As a word glamour is tricky to define. Whether any of us experience something as being glamorous depends on our individual responses. I find Charlize Theron’s hair and makeup wonderfully glamorous in the photo at left, while others may not. I feel certain that the intent was to create a glamorous photograph, but intending something to be perceived as glamorous does not insure we will all respond to it in that way.
In dressing for the Oscars, Theron has made some choices that bombed with most fashion critics. Most people felt that the Christian Dior dress that she wore to the 2010 Oscars looked regrettable on her, and it made many worst-dress lists. The Christian Dior dress (shown at right) that she wore to the 2005 Oscars was panned by some as suitable for a high-school prom, but most loved it, and it has appeared on several lists as one the best Oscar dresses of the decade. When you see a large photograph of her making her entrance onstage in this dress, you can almost imagine that it was chosen knowing what the stage colors and design were going to be. The effect of the dress in relationship to that stage design is stunning.
In a situation when something strikes us as stunningly glamorous, the archaic meaning of glamour as magic or enchantment still seems relevant. What we experience seems to cast a spell on us, and what we perceive seems like an enchantment. Even while under the spell, we may sense that what we are experiencing is in part a transient, artful conjuration, and that everything possible has been done to try to make us feel we are experiencing glamour at its epitome, fully incarnated.
Small wonder this is so difficult to pull off—the slightest incongruity can break the spell of glamour. Oh, but what a delightful experience to have when the enchantment works as planned.
Editor's note: Ever since the launch of DG my friend David Bernstein (a Bay Area engineer, not the Volokh Conspiracy blogger) has been passing on interesting glamour-related links and observations. I've finally persuaded him to join us with the occasional post. Here's his debut. For more on this topic, check out this 1974 New York magazine article by Anne Hollander (and for a really creepy experience, keep scrolling to the one after it). [VP]
A couple of Sundays ago the other half was watching Little Women from 1949 on TV while I walked through the living room. Now, I'm an engineer, so fashion generally slides right past me, but the clothes of all the girls (little women?) activated the pattern recognition part of my brain. It seemed that they were all wearing dresses with inverted triangles over the upper torso. They struck me as looking more like photos I've seen of women from the post-World War II era rather than around the Civil War. It got me to thinking about how art that depicts history is affected by the time of the art itself, as opposed to that of the depicted history. It can be difficult to remove the current-colored lenses that we all peer through.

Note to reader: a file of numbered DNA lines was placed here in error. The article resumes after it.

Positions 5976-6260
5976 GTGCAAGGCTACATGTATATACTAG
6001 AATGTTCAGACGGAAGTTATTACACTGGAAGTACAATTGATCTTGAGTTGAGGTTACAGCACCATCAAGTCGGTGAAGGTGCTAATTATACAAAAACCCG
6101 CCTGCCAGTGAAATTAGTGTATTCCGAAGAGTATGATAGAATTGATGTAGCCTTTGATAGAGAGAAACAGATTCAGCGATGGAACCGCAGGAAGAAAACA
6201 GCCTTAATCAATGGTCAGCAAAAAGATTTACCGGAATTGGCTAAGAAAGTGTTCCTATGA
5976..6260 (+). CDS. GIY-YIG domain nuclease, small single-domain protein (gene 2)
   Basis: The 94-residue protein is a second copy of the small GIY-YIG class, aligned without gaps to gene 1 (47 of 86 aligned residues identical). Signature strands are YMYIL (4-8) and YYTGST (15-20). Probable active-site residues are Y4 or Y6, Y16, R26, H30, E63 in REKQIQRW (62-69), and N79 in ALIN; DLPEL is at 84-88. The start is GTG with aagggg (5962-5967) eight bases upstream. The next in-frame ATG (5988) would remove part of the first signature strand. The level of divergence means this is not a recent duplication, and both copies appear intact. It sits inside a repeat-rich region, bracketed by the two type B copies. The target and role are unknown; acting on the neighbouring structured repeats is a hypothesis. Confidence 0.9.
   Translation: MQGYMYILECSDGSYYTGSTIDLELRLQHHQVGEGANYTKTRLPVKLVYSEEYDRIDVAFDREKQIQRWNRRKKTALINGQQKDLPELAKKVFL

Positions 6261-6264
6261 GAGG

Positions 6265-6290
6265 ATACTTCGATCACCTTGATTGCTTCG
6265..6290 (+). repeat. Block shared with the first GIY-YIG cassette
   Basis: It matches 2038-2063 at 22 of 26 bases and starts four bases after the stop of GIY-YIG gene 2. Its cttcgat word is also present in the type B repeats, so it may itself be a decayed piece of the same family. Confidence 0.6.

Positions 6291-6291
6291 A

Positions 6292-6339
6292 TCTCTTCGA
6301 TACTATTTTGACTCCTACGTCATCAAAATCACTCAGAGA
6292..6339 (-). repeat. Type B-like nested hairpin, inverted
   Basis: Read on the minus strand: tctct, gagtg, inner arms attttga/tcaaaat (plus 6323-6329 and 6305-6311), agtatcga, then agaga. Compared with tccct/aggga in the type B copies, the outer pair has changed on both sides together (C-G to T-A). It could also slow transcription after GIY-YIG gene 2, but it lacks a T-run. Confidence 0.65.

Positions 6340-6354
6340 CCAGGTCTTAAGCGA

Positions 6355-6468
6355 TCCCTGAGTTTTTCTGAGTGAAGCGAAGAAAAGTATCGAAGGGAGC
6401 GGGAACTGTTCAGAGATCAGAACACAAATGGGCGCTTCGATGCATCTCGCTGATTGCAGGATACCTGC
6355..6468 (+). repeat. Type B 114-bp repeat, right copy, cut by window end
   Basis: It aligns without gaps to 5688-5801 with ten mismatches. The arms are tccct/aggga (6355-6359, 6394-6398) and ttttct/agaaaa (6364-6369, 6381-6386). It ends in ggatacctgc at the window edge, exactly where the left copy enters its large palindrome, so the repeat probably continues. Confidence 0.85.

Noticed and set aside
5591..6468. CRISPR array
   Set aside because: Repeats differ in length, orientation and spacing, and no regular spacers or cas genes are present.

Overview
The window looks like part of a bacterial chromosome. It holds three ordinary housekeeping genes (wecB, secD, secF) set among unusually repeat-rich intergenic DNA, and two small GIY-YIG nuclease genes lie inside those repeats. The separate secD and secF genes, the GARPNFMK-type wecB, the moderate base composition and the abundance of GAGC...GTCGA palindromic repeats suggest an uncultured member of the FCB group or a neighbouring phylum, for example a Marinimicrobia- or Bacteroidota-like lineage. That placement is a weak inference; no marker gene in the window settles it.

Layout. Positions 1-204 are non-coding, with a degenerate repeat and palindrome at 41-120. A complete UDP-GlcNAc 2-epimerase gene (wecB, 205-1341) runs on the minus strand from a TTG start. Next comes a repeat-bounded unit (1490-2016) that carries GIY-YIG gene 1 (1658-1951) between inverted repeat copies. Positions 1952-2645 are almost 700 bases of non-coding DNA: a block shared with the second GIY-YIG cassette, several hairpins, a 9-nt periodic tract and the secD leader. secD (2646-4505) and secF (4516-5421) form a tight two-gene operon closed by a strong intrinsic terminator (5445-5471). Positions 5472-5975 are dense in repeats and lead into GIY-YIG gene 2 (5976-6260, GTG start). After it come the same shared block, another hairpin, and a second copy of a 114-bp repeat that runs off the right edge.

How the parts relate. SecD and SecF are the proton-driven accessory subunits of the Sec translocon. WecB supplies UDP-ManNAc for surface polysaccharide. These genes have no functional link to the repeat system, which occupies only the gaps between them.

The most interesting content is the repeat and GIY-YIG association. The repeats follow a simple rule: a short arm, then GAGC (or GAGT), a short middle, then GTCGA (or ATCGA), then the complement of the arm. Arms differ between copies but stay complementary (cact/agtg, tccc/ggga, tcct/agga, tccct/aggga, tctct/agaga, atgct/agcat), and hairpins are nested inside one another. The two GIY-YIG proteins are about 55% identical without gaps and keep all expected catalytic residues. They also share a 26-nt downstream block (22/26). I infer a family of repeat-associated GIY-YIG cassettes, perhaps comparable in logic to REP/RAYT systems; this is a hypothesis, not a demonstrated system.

To illustrate the point, here is a montage of scenes from three different versions of Little Women.
I find this photograph very moving, and normally I might comment on various technical aspects such as the framing, the lighting, the tone, the pose, and so on. But I chose this photograph because it beautifully illustrates something that can be crucial to the concept of glamour—namely that artistic impressions are sometimes magical because of what the artist has chosen to leave out.
If we were seeing this young woman in real life, we could look move our eyes and see more, we could listen, we could ask questions, but here our perceptions are bound by the edges of the photograph and by the silent nature of the medium—we can only see what the photographer has allowed us to see. Far from limiting our responses, what we cannot see produces gaps, and these gaps allow us, as viewers, to let our imaginations and unconscious responses add something inexplicable to our perception of the image.
No one has ever expressed this thought better than Dylan Thomas in his Poetic Manifesto written in 1961:
You can tear a poem apart to see what makes it technically tick, and say to yourself, when the works are laid out before you, the vowels, the consonants, the rhymes or rhythms, ‘Yes, this is it. This is why the poem moves me so. It is because of the craftsmanship.’ But you’re back again where you began.
You’re back with the mystery of having been moved by words. The best craftsmanship always leaves holes and gaps in the works of the poem so that something that is not in the poem can creep, crawl, flash or thunder in.
In the case of this photograph, added bits of information (it’s a self-portrait, and she titled it, “It’s not your fault, it’s not your fault,”) may only serve to open up new holes for our imaginations to fill.
[The photograph “It’s not your fault, it’s not your fault” is by Flickr user It’s life, and is used under the Creative Commons License.]
After C-SPAN reran a 1999 BookNotes interview about my first book, I received an email from a disappointed viewer. He was chagrined to hear that I was editing a website called DeepGlamour instead of writing “more serious nonfiction.” Glamour, he implied, is a trivial subject, unworthy of consideration by people who watch, much less appear on, C-SPAN.